|Arizona Law Apr 26- May 2, 10||16|
|Final Reform Vote Jun 24-29, 07||12|
|Bush Pushes Reform Jun 10-15, 07||11|
|Senate Debates Bill May 20-25, 07||10|
|Senators Agree on Bill May 13-18, 07||9|
|First Vote on Bill June 3-8, 07||9|
#1 – Where the new Arizona law ranks among biggest weeks of immigration coverage since 2007
On April 23, Arizona’s governor signed a law requiring police to check the status of persons suspected of being in the country illegally. That state law quickly became a national issue. Supporters say it was a necessary step in controlling the violence perpetrated by illegal aliens. Opponents argue that it encourages racial profiling and have called for a boycott of the state. And for the week of April 26-May 2, that raging debate filled 16% of the newshole.
This level of coverage made immigration the No. 3 story that week (behind the economic crisis, 23%, and the gulf oil spill, also at 16%). And it was easily biggest week of immigration news since PEJ began the News Coverage Index in January 2007.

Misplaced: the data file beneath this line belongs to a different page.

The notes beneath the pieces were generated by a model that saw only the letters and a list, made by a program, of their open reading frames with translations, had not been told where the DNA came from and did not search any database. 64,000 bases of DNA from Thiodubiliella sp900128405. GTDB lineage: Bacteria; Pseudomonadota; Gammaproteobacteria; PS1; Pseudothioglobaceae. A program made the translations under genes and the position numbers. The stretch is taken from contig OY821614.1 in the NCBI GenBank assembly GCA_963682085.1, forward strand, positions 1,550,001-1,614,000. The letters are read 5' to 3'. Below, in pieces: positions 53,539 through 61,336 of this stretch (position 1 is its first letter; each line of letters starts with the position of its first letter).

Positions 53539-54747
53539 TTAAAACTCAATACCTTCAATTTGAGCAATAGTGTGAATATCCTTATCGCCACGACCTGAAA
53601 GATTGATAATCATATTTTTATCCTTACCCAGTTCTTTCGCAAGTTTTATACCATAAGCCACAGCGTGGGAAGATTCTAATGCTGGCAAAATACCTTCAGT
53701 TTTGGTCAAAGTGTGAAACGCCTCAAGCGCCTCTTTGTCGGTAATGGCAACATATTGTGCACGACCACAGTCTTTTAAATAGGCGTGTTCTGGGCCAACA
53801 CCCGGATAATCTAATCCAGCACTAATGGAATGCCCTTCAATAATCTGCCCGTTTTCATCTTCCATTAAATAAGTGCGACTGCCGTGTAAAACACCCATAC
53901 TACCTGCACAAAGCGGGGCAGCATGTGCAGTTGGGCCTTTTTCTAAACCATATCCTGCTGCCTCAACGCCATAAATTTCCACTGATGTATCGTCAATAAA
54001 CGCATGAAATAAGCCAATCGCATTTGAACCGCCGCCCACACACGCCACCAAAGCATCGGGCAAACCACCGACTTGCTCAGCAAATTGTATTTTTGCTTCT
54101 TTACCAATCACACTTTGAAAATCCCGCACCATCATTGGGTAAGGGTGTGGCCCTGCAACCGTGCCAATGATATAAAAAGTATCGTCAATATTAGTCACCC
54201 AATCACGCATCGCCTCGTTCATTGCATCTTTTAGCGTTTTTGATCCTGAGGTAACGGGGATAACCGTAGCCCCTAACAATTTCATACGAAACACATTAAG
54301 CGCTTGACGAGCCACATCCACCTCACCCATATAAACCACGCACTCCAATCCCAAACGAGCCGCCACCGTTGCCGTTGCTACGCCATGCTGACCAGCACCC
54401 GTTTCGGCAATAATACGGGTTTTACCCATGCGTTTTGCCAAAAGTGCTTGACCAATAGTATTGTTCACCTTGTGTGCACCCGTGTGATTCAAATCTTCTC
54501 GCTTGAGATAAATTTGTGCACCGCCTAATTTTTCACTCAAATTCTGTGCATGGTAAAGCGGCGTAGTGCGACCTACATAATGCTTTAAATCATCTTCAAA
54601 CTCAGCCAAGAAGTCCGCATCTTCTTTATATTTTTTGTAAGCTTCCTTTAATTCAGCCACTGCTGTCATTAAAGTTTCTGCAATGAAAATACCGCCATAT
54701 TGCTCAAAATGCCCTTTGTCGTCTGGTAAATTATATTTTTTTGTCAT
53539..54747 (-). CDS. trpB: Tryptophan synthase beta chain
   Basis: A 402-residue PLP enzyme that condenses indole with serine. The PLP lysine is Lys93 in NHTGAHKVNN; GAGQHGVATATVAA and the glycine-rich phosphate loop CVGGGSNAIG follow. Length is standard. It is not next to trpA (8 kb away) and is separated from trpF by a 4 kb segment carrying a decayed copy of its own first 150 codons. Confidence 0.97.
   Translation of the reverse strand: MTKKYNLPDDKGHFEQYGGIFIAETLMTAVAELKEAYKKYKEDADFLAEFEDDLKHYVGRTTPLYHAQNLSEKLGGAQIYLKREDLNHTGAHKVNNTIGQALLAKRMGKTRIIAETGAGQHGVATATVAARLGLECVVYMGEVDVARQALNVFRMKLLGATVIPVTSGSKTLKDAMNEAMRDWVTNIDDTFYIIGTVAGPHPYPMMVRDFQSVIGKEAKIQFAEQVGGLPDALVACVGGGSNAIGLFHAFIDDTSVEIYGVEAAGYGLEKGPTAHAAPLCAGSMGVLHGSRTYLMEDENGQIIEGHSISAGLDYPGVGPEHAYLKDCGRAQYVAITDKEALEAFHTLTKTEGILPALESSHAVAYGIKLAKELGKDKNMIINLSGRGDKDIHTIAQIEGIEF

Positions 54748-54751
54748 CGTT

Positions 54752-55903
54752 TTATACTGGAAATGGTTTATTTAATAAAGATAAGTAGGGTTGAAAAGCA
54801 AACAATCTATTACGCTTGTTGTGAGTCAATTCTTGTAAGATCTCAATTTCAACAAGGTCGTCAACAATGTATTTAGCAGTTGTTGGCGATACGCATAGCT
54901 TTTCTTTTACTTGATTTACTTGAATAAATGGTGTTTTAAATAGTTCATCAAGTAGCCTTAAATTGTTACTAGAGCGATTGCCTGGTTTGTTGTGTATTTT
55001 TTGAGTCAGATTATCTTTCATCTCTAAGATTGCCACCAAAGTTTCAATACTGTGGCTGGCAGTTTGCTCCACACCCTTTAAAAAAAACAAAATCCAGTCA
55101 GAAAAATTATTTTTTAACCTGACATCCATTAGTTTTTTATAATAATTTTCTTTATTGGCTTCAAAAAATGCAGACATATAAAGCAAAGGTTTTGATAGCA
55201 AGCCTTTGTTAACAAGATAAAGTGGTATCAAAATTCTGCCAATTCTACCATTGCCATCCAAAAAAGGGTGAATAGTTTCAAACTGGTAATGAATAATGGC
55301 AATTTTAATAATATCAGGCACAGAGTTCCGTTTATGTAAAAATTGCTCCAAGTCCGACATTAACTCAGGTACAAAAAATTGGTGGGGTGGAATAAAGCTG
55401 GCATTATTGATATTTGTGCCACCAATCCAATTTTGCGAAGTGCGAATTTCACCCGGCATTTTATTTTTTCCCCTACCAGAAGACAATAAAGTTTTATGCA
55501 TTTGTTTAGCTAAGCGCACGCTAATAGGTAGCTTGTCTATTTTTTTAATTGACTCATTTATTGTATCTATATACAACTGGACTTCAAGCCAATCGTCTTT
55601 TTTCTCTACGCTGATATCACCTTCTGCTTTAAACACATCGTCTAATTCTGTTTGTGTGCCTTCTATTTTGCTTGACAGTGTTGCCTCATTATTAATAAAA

The only other time the immigration issue has come close to generating this level of coverage was in May and June of 2007 when then-President George W. Bush pushed for the Comprehensive Immigration Reform Act. In the six week period from May 13-June 29, immigration reform was a top-five story each week.
Indeed, five out of the top six weeks of immigration coverage since January 2007 occurred in that period when the issue was at the center of a heated legislative fight—highlighting a trend we have seen with such stories as the health care debate and the economy. Coverage tends to increase dramatically when the narrative features a Beltway battle.
PEJ saw the first spike in immigration coverage the week of May 13-18, 2007, when a group or senators agreed on the outlines of a bill that would provide ‘Z-visas’ and a path to citizenship for illegal immigrants. Coverage filled 9% of the newshole that week. The following week, from May 20-25, the Senate began debate on the bill and the topic generated 10% of the overall coverage. The week of June 3-8, when the bill was defeated in the Senate, the subject accounted for another 9% of the newshole.
President Bush then pushed to revive the measure and the issue registered at 11% from June 10-15, 2007. But when the bill made it back to the Senate floor for a vote on June 28, it suffered its final defeat. Coverage of the immigration reform bill peaked that week, June 24-29, at 12% of the newshole.
Tricia Sartor of PEJ